Your older kitty seems to get skinnier every day... but his appetite? It’s better than ever! Somehow, the early signs of weight loss in the face of a good appetite seem to go largely unreported. Mostly because cat people are happy to see their kitty eat so well, but also because they know all those extra pounds were making him sluggish and slow.


By the time owners notice their kitty’s gone beyond “healthy” skinny, she looks like death warmed over.


Cancers, diabetes, and other disorders manifest this way commonly in cats. But none in such splendid fashion as when they’re suffering from feline hyperthyroidism. The hallmarks of the disease are rapid weight loss, an increased appetite, and often an increased activity level.


Hyperthyroidism is the most common hormone-related illness in cats, usually affecting just our geriatric cats. Because the most common age of diagnosis is around thirteen (and because by the time they’re diagnosed they’re looking like sickly skeletons), most owners assume the end is near and often choose not to treat the disorder.


But hyperthyroidism, a disease where the thyroid gland becomes enlarged and overactive, is eminently treatable. For vets who know how easy a cure can be, thyroid disease can be incredibly frustrating when owners choose to "let my pet go instead of putting her through the hardship of treatment."


Sure, there are times when other factors compete with their candidacy for treatment, but usually, it’s the price that makes owners balk.


“$1,200 for a dying, withered-out cat? Who does this vet think she is? Sure, if I had her salary…”


The thousand-plus bucks in this case is for a treatment called radioactive iodide therapy (I131). Giving an injection of radioactive stuff, should kitty be basically sound (for a geriatric cat), is almost always 100% curative. Although they have to stay in a special hospital facility for a few days to get rid of the radioactive waste (hence the cost), they tend to respond almost immediately to the treatment.


Problem is, this [often prohibitively expensive] approach is the only one that seems truly effective. The most common approach, an oral chemotherapeutic called methimazole (Tapazole) is expensive (rivaling the iodide treatment—penny for penny—within two years), difficult (requires daily pilling), is fraught with numerous side-effects (vomiting and diarrhea), requires regular bloodwork to ensure the appropriate level of medication is maintained, and sometimes isn’t even effective at controlling the symptoms.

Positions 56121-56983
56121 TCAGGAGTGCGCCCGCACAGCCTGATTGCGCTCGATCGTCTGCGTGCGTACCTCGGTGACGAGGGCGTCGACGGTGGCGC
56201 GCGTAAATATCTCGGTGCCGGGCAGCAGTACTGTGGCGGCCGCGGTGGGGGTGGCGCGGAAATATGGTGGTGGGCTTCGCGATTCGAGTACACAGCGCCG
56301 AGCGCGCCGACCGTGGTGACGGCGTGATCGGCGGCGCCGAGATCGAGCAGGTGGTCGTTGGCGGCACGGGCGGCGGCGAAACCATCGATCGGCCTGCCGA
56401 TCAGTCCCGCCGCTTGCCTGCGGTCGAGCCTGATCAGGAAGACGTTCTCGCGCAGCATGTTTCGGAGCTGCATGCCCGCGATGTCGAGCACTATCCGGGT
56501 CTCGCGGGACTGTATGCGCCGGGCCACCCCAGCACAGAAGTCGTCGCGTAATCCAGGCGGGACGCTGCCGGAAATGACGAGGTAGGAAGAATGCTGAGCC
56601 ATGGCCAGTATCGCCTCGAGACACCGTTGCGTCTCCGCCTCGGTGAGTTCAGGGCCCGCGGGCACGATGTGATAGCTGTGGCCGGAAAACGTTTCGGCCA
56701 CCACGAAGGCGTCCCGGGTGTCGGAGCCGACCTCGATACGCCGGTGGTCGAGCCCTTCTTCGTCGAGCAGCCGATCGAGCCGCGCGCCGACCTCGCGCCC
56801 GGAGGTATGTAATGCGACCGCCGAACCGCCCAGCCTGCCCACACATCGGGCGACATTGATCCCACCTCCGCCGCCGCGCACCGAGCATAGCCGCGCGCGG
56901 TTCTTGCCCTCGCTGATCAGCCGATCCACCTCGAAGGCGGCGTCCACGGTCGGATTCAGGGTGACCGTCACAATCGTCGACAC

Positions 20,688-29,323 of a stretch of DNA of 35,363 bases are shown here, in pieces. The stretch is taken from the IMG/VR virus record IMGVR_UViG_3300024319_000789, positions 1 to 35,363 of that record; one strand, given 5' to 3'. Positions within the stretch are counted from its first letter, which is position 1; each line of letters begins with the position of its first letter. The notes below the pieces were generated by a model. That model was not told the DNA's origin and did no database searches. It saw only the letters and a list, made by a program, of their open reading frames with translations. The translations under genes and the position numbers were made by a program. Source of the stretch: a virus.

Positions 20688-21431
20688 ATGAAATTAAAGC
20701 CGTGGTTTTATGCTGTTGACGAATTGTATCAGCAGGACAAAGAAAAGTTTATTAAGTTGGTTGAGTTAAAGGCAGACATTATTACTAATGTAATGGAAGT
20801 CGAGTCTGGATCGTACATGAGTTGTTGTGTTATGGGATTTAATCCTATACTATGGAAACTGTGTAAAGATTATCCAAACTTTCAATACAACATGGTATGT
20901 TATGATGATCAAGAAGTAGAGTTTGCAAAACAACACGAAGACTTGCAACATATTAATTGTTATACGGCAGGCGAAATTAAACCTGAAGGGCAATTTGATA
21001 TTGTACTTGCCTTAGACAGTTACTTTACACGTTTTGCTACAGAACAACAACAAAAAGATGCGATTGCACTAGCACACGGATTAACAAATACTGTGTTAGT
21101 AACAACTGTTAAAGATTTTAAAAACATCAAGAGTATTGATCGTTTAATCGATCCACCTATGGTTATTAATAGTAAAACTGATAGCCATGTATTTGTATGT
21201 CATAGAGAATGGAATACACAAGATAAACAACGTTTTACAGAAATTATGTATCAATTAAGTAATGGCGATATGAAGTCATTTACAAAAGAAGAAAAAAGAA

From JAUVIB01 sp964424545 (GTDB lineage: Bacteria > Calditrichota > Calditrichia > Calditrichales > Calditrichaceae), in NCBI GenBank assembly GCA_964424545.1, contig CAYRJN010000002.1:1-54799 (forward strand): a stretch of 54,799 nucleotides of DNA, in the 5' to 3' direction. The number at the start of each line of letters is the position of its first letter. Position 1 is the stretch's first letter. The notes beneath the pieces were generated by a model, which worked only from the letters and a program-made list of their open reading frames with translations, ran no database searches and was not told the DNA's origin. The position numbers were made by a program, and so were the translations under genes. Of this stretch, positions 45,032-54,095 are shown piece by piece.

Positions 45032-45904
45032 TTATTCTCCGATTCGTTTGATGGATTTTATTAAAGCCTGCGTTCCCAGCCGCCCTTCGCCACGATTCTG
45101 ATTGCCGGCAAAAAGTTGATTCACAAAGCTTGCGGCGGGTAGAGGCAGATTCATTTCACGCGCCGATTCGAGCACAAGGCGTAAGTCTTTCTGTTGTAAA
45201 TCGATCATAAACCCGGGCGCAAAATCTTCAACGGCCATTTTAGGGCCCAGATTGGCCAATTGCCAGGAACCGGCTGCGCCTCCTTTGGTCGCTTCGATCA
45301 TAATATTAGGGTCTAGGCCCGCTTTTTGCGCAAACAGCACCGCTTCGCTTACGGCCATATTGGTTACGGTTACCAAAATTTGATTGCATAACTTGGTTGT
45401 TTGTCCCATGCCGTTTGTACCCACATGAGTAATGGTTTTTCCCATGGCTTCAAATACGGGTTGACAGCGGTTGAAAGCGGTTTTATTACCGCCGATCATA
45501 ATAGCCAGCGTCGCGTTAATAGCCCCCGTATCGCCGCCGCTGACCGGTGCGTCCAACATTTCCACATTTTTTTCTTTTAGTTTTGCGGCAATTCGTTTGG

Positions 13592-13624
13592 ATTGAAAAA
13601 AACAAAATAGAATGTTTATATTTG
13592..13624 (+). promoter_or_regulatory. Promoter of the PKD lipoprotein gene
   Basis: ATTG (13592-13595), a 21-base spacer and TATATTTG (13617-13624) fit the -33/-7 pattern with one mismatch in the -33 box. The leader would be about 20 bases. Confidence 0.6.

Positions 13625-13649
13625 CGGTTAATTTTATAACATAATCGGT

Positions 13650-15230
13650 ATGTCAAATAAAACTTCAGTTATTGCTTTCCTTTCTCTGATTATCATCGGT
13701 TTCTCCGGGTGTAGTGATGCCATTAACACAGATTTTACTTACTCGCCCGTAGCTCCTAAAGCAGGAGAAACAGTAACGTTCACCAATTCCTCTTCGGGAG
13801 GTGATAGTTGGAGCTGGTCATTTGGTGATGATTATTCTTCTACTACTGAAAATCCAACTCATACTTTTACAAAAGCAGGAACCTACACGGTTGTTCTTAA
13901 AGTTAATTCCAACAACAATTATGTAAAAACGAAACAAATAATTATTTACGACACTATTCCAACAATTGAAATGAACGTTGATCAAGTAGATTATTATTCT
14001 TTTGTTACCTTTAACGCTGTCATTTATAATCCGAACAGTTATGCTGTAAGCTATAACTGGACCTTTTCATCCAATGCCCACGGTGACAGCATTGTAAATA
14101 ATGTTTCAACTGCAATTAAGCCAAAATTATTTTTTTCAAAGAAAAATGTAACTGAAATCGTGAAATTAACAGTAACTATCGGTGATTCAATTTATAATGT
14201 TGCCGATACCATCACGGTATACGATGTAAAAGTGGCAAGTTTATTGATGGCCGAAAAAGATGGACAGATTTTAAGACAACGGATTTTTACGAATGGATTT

The next most common alternative approach? Surgery. Again, it’s usually an incomplete approach that requires lots of follow-ups, as well as medication in many cases. It, too, carries all the side effects of any anesthetic procedure carried out on a sick geriatric (not the best odds, IMHO), and it’s only slightly less expensive, up-front, than the iodide approach. After a year, what’s the difference?


With all those strikes, you’d think the iodide treatment would win, hands down. But it doesn’t. People still freak when you say “one-thousand-two-hundred.”


I guess I can understand why a cat that looks like he’s dying (because he is) makes people reluctant to shell out big cash on his behalf. And I guess the modest improvements they see with the “next best” therapies seem like an appropriately frugal approach. But they’re not.


Why is it that when older cats get hit by a car or attacked by a dog that people tend to fish out their wallets, but when we offer a complete cure they run screaming away? I don’t quite get it. If we had no option but the best, perhaps then we’d see better treatment.


I know I’m not the only vet with this problem. I know others who complain of the very same thing. That’s why researchers are moving quickly to devise tests to detect the disease earlier. This way we can screen a cat for the disease before she looks like a ghost of herself.


Interestingly, this research has also led us to conclude that diet and other environmental factors may be at least partly to blame for hyperthyroidism. Wet diets high in liver and fish may well contribute to hyperthyroidism, but we’re not completely sure yet. Some plastic collars may also put cats at risk, but, again, we’re not sure. Stay tuned for more…


For my part, I’m going to start offering iodide therapy as the one and only treatment, describing the other approaches as potentially doable for mere management of symptoms (in serious money cases). Because when it comes right down to it, properly treated cats live much longer, healthier, more comfortable lives than anyone ever expects from the dying cat I see on that first visit.